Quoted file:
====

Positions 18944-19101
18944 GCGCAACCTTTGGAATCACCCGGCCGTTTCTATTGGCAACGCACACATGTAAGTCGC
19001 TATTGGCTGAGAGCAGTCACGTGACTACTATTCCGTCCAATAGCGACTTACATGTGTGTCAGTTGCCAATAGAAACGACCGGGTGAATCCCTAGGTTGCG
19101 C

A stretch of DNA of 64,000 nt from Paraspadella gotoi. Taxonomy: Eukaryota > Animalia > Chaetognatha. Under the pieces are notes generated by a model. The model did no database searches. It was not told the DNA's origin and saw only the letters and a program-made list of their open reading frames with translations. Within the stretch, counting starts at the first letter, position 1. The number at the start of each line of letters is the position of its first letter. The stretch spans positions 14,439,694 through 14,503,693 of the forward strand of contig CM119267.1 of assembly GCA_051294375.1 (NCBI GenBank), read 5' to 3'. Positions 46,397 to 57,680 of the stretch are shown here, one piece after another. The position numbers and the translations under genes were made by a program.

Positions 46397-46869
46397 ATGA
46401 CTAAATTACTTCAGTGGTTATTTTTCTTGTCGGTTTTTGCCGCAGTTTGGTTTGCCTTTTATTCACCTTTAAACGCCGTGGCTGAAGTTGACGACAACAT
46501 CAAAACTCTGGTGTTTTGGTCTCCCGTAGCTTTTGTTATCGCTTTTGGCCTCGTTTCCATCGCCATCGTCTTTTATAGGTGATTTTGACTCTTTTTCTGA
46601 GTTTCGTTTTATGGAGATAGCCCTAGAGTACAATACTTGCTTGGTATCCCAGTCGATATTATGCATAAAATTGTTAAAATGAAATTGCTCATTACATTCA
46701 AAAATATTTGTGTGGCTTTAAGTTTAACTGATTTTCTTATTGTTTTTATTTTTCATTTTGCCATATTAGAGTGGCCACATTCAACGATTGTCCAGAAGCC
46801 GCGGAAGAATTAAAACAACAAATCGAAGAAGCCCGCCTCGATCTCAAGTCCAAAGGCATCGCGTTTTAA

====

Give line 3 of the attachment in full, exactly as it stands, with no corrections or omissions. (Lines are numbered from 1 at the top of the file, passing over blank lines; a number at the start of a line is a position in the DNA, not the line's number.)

19001 TATTGGCTGAGAGCAGTCACGTGACTACTATTCCGTCCAATAGCGACTTACATGTGTGTCAGTTGCCAATAGAAACGACCGGGTGAATCCCTAGGTTGCG